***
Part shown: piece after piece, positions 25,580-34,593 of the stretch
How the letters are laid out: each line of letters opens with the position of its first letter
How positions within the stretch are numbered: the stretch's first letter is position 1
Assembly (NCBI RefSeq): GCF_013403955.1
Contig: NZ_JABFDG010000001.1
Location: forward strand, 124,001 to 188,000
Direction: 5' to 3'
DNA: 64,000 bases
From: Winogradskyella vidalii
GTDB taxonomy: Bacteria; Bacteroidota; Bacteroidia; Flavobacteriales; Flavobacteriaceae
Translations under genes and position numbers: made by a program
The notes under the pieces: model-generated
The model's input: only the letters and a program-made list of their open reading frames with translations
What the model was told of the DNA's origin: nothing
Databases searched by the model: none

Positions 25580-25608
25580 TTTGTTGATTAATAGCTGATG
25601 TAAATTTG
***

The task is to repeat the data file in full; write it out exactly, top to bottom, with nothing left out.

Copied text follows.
Part shown: piece after piece, positions 25,580-34,593 of the stretch
How the letters are laid out: each line of letters opens with the position of its first letter
How positions within the stretch are numbered: the stretch's first letter is position 1
Assembly (NCBI RefSeq): GCF_013403955.1
Contig: NZ_JABFDG010000001.1
Location: forward strand, 124,001 to 188,000
Direction: 5' to 3'
DNA: 64,000 bases
From: Winogradskyella vidalii
GTDB taxonomy: Bacteria; Bacteroidota; Bacteroidia; Flavobacteriales; Flavobacteriaceae
Translations under genes and position numbers: made by a program
The notes under the pieces: model-generated
The model's input: only the letters and a program-made list of their open reading frames with translations
What the model was told of the DNA's origin: nothing
Databases searched by the model: none

Positions 25580-25608
25580 TTTGTTGATTAATAGCTGATG
25601 TAAATTTG